Ancient pigments were created by all human cultures on earth at least since the early modern humans used ochre to stain themselves, to paint walls and objects, some 70,000 years ago in South Africa. The investigations of pigments have led to some interesting conclusions about how pigments were manufactured and what roles they played in prehistoric and historic societies.
Ochre, a natural pigment which comes in shades of yellow, red, orange and brown, is the first pigment used by humans, in the Middle Stone Age of Africa, at least 70,000 years ago. Ochre, also called hematite, is found all over the world, and has been used by nearly every prehistoric culture, whether as paint on cave and building walls, staining of pottery or other types of artifacts or part of a burial ritual or body paints.
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Cinnabar, also known as mercury sulfide, is a highly toxic natural mineral found in igneous deposits all over the world. The first documented use of the brilliant vermillion color to date is at the Neolithic village of Çatalhöyük, in what is today Turkey. Traces of cinnabar have been identified within burials preserved at the 8,000-9,000 year old site.
I couldn't find a photo from a Çatalhöyük burial illustrating cinnabar use: I suspect evidence is trace amounts really visible in photographs. This vermillion-coated stone sarcophagus is the famous Mayan Red Queen tomb at Palenque.
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Egyptian blue is an ancient pigment manufactured by the Bronze Age Egyptians and Mesopotamia and adopted by Imperial Rome. First used circa 2600 BC, Egyptian blue decorated many art objects, pottery vessels and walls.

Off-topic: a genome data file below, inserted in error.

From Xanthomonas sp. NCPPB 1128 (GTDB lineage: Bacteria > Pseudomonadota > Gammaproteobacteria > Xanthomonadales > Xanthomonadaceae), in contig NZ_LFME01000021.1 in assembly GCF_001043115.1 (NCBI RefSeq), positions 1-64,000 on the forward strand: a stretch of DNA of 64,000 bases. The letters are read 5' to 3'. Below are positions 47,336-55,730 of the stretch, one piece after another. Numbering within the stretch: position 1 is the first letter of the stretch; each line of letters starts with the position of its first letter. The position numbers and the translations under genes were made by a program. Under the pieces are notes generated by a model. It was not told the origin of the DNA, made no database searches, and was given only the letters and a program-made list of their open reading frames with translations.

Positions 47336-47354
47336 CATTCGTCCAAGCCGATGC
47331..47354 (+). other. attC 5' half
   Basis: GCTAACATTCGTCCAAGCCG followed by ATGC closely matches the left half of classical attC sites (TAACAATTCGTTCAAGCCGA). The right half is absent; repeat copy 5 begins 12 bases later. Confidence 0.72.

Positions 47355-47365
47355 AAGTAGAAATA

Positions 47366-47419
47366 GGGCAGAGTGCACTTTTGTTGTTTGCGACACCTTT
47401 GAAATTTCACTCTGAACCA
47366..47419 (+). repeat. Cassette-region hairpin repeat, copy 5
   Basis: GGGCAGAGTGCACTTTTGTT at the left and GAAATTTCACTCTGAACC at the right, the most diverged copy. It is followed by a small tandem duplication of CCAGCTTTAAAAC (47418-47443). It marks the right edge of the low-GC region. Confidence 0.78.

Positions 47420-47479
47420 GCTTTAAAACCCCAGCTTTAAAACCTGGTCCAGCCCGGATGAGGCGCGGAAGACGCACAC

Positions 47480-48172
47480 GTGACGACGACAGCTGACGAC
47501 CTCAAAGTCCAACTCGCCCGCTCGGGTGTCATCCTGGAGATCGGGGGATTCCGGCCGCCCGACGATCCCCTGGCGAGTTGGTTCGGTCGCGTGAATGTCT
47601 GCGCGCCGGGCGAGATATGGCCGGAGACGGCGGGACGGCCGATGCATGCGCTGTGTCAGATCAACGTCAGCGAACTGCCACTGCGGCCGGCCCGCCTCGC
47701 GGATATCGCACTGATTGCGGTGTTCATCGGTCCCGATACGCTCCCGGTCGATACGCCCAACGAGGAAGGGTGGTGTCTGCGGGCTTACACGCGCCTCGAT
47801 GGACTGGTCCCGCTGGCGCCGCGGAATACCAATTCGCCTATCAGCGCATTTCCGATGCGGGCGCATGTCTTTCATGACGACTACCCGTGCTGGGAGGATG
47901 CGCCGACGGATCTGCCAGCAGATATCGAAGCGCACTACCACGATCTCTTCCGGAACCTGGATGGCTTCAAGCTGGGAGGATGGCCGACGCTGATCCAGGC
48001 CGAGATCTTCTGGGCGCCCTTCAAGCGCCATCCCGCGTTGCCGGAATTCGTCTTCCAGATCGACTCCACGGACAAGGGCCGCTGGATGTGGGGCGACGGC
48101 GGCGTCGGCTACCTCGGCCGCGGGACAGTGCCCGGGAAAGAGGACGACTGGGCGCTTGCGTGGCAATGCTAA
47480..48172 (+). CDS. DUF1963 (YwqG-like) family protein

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Chinese Purple, also called Han Purple, was a manufactured purple pigment invented in China about 1200 BC, during the Western Zhou Dynasty. Some archaeologists believe that the Zhou dynasty artist who invented the color was trying to imitate a rare of jade. Chinese Purple is sometimes called Han Purple, because it was used in painting the terracotta soldiers of the Qin emperor during the first century BC.
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A color somewhere between blue-violet and red-purple, royal purple was a dye made from a species of whelk, used by the royalty of Europe for their clothing and and other purposes. It was probably first invented at Tyre during the Imperial Roman period of the 1st century AD.
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